There's been quite a bit of discussion about whether New Orleans will be rebuilt. It seems to me that cities grow where they do for objective reasons, having to do mostly with a very fundmental human activity: trade and commerce. The Mississippi River is vast, famously navigable, and drains the profoundly fertile and productive agricultural heartland of a large continent. Where that river reaches the sea, there is going to be a seaport city; that's all there is to it. So it isn't a question of whether there will be a New Orleans; it's just a question of how, meaning who will pay for it. Yes, a fair amount of what we've been pleased to call "land" around there is below sea level. So what? The configuration of the "New" New Orleans ("New-Squared Orleans?") may differ from that of the city destroyed by this year's hurricane. Another way of looking at it is that living safely a few meters -- or even a few tens of meters -- below sea level is not exactly a prohibitive engineering challenge in the early 21st century. Admittedly, it may be an economic challenge. And it's an economic topic that's on my mind.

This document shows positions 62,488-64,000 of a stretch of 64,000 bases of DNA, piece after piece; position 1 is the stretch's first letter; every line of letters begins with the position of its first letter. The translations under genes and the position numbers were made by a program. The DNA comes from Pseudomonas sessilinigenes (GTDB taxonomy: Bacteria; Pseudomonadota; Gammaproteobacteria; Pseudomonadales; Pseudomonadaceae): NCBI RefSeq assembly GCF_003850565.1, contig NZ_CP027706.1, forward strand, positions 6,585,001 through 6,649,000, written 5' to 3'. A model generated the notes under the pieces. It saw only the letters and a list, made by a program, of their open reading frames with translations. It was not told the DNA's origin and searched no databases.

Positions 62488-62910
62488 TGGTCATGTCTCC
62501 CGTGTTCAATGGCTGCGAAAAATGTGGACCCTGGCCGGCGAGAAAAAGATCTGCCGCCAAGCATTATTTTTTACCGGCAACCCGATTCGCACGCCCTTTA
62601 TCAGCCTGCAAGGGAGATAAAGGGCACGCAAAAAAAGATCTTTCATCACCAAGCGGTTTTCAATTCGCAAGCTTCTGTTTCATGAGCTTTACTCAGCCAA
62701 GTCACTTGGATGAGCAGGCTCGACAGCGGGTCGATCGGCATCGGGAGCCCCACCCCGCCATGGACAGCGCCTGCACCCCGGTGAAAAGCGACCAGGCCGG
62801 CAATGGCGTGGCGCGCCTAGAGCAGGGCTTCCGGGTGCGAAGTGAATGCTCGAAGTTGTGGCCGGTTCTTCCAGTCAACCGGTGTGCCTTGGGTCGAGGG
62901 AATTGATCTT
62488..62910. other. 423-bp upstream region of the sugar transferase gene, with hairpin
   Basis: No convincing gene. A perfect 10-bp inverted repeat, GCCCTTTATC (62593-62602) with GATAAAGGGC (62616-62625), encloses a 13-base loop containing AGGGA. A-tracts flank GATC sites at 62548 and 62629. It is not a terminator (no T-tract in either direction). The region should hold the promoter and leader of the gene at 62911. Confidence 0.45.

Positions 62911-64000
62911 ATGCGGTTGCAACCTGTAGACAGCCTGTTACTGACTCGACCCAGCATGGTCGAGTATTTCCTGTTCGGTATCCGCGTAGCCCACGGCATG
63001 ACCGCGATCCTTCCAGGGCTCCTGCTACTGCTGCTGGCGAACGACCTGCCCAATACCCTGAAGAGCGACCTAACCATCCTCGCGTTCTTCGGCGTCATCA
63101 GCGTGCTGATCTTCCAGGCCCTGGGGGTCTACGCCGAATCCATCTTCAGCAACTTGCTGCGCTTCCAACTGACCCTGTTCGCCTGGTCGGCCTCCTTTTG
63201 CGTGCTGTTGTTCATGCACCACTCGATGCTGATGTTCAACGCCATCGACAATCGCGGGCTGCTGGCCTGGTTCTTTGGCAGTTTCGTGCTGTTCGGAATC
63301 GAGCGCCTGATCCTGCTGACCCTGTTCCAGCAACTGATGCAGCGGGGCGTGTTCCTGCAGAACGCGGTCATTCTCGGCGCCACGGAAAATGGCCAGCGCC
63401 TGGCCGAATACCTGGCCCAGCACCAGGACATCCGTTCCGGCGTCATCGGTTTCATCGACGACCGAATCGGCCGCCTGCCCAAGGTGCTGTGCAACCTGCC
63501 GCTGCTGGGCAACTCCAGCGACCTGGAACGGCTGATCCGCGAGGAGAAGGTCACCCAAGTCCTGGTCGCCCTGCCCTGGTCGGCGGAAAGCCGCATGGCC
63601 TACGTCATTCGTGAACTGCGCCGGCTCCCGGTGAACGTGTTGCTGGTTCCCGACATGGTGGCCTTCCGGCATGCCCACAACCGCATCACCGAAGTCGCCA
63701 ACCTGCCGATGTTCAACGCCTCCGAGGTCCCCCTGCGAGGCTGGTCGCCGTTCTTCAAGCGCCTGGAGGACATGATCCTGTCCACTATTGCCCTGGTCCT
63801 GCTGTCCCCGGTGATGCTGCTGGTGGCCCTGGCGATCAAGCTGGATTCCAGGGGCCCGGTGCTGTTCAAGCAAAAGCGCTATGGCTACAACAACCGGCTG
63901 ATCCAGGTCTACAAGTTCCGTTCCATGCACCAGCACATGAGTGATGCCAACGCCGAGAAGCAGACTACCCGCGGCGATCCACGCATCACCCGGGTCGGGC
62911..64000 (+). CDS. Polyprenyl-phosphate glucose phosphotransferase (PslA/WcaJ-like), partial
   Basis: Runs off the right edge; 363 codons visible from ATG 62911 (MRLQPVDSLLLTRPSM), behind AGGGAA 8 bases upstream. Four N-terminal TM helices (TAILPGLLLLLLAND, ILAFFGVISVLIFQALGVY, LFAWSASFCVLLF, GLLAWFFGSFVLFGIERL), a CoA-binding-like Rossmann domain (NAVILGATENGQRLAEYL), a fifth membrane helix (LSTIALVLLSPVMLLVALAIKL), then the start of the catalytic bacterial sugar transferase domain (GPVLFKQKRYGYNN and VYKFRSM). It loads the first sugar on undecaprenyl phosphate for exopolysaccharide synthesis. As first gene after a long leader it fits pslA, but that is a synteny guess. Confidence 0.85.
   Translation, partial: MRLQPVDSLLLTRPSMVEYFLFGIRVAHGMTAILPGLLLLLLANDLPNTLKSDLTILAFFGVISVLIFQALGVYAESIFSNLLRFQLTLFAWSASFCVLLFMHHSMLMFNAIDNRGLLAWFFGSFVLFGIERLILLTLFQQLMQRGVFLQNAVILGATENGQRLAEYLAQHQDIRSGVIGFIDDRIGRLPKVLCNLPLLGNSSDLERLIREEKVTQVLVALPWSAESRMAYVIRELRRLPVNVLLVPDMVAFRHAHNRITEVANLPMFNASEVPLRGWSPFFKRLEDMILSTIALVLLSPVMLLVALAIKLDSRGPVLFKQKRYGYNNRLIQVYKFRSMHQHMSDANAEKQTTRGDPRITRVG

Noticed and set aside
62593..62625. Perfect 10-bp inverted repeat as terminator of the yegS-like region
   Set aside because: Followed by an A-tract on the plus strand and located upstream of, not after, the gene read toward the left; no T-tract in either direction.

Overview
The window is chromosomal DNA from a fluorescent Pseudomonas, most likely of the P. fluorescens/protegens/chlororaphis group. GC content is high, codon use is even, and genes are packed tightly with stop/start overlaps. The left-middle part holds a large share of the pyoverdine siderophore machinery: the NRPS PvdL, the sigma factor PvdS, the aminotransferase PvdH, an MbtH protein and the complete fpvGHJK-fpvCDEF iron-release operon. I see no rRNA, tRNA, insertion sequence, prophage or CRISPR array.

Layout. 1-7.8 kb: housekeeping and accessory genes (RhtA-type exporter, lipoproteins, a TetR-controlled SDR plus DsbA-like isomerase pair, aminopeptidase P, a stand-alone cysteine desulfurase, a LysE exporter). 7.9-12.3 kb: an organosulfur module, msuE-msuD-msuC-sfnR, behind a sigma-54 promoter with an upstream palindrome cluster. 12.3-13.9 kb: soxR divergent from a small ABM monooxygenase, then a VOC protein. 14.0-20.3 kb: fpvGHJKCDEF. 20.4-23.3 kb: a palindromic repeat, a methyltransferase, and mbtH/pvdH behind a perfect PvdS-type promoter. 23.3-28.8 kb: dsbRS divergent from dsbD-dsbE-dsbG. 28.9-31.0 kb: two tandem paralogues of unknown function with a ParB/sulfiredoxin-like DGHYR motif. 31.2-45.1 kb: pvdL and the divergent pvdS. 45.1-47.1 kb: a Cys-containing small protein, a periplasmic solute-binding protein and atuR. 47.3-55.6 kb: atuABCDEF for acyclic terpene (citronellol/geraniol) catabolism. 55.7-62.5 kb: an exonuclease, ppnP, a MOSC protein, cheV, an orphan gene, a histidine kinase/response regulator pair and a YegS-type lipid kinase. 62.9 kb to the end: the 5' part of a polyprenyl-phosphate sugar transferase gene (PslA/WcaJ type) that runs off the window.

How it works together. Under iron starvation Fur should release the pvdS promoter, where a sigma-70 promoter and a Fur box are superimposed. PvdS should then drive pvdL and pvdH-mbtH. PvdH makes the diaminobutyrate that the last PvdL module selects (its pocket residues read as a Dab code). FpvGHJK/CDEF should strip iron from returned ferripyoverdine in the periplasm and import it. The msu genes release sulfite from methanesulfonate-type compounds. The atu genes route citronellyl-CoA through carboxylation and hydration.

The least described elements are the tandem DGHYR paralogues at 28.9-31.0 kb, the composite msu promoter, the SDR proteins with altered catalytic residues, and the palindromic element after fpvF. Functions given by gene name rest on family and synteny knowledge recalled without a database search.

Via Matthew Barganier at the Antiwar.com blog, we learn that Israel is asking for a whole pile of money for the relocation of the "settlers" from the small territory they occupied in Gaza. The story says they'll be asking for $2.2B for relocating 9000 settlers. Does anyone doubt that they'll get it? I'm sure AIPAC will see to it.
While the story referred to "9000 settlers," I think there's a good possibility that what was actually meant was 9000 settler households. The difference is significant. Let's do a little math. $2.2 billion divided by 9000 households yields $244,444 per household. (If we're literally talking about 9000 people, at maybe three or four people per household, then we'd multiply that figure by three or four ... $730K to $978K per household. Let's be conservative here and say it's "only" $244K.)
Back to New Orleans. Whatever happens in a few months, after things are dry and the dead are buried, do you think our federal masters are going to spend a quarter of a million bucks on each household to set things right? And yet these folks are citizens.
Citizens of the wrong country, maybe ...
Clarification and Revision Department: it occurs to me that the post above could be read as a demand that the FedGov pour a quarter-mil into the pocket of each victim of the hurricane. Not at all; it is simply an observation of how generous our masters are with Approved Foreigners. What I'd like to see is simple: no cash at all poured into anyone's pocket -- especially the foreigners' pockets.